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Personal protective equipment in your pharmacy

October 30, 2019

A look at what personal protective equipment might be needed, depending on the compounding taking place in your pharmacy.

If your pharmacy is engaged in non-sterile compounding, you’ll need to perform a risk assessment to identify precautions you need to take for the safety of compounding personnel. Depending on the level of compounding performed (A, B, or C), adequate personal protective equipment (PPE) must be worn to minimize risk of contamination of the product being prepared and exposure to personnel.

In ACP’s non-sterile compounding guidance document, PPE is described as: “All garb and accessories, such as mask, gloves, gown, and safety goggles, that protect the non-sterile preparation and the worker. It enables compliance with the expected specifications of a controlled environment and protects the worker from exposure to physical or chemical risks.”

The PPE required for any compound must be included in the Master Formulation Record, which lists all necessary information to compound the preparation. PPE is listed among any special precautions to be observed by compounding personnel for that specific compound. The documentation should specify the potential risks to personnel and the extra steps that must be taken to mitigate the risks, along with supporting references.

PPE should also be an element of your pharmacy’s quality assurance program, as part of the personnel skills assessment (technique, following procedures, and using appropriate PPE).

Compounding hazardous products

Section 9 of the non-sterile compounding guidance includes details of the requirements for compounding products identified as hazardous by the National Institute for Occupational Safety and Health (NIOSH), or as irritating to the respiratory tract, skin, and mucous membranes by the Workplace Hazardous Materials Information System (WHMIS). These products require additional safety measures to protect compounding personnel from chemical exposure.

PPE adapted and approved for compounding of hazardous non-sterile preparations must be worn during compounding involving hazardous products.  Depending on your risk assessment, this could include the following:

  • two pairs of chemotherapy gloves meeting the ASTM International standard D6978 (or its successor);
  • a disposable gown made of polyethylene-coated polypropylene or other laminate materials that have a demonstrated resistance to permeability by hazardous products (laboratory coats, surgical scrubs, and isolation gowns made of cloth or other absorbent materials are not appropriate PPE for hazardous products);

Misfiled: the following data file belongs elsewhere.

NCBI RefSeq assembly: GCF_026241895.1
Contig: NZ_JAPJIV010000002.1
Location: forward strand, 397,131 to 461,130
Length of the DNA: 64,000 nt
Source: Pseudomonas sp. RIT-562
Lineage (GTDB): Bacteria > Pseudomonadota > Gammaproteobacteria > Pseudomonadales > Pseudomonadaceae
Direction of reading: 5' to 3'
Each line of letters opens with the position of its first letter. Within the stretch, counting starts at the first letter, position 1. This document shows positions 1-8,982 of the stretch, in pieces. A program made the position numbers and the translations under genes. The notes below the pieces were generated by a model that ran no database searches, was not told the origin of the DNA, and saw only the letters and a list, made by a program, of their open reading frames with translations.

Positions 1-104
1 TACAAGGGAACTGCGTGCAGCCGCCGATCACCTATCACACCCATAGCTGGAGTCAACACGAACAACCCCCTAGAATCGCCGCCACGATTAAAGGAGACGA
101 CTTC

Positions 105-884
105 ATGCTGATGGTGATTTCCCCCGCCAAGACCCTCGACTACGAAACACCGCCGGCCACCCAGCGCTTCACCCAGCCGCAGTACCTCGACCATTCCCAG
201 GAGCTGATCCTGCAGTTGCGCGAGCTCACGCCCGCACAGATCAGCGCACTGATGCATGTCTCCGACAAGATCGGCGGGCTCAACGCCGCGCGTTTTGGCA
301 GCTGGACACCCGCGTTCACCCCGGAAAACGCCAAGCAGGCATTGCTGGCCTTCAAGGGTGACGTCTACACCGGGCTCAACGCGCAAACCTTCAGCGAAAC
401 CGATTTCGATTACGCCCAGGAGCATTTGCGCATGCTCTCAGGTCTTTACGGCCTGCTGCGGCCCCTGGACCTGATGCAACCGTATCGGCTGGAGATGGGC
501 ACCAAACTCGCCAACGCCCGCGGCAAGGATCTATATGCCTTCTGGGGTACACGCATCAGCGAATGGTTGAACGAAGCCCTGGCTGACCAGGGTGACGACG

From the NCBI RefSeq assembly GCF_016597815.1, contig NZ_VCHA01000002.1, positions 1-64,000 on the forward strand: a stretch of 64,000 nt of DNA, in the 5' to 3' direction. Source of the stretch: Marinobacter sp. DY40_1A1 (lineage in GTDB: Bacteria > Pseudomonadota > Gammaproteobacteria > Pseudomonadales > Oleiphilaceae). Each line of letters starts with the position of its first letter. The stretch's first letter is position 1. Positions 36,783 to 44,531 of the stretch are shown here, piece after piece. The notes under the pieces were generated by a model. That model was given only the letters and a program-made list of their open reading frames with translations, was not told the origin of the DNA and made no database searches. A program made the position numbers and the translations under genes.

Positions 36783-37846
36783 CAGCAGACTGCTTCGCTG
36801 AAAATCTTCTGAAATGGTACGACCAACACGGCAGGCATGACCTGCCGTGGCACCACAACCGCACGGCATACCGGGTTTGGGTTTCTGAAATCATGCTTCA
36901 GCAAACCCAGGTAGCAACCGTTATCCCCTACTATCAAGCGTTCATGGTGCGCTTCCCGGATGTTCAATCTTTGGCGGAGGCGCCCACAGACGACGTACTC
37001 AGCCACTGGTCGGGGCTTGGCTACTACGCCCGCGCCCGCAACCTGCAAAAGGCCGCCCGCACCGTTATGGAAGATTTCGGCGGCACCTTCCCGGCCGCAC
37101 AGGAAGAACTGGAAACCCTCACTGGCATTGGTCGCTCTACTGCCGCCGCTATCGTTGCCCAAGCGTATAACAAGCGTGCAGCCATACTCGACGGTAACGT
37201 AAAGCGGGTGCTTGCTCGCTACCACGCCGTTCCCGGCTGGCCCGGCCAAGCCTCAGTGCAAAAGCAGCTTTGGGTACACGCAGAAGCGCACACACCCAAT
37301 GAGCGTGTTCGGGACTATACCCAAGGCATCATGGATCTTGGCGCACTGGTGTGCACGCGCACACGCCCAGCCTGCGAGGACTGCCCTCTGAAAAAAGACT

• disposable head, hair (including beard and moustache, if applicable), shoe, and sleeve covers;
  • respiratory protection including
    • a fit-tested N95 or N100, NIOSH-approved mask to protect against airborne particles; or
    • a full face-piece chemical cartridge-type respirator with a pre-filter or a powered air-purifying respirator (PAPR) must be worn in the presence of vapours, gases, particles (e.g., dust), or if there is a danger of liquid splashes; and
  • eye and face protection such as goggles and a face shield or a full face-piece respirator.

A full explanation of the PPE required for compounding hazardous products can be found in section 9.2.3 of the non-sterile compounding guidance document.

For compounding non-hazardous products, compounding personnel must wear powder-free gloves (nitrile or neoprene gloves are preferred) and either a disposable gown (preferred) or a clean lab coat. If needed, compounding personnel should also wear a mask, head/hair covers, and eye protection.

Important reminders for PPE

Compounding personnel must be trained for the proper use of PPE. The compounding supervisor should regularly observe compounding personnel to ensure compliance with the standards and guidance. And, like any other equipment used in compounding, PPE must be maintained and inspected before and after each use.

Remember, while PPE is important for the safety of compounding personnel and the quality of the product being prepared, it is only one element that contributes to a safe compounding environment. Other controls such as ventilated containment devices or closed-off, ventilated rooms, policies and procedures, and a quality assurance program are also key.

For more information on the use of PPE in non-sterile compounding, please refer to the standards, guidance, and other resources found on the non-sterile compounding page of the ACP website.

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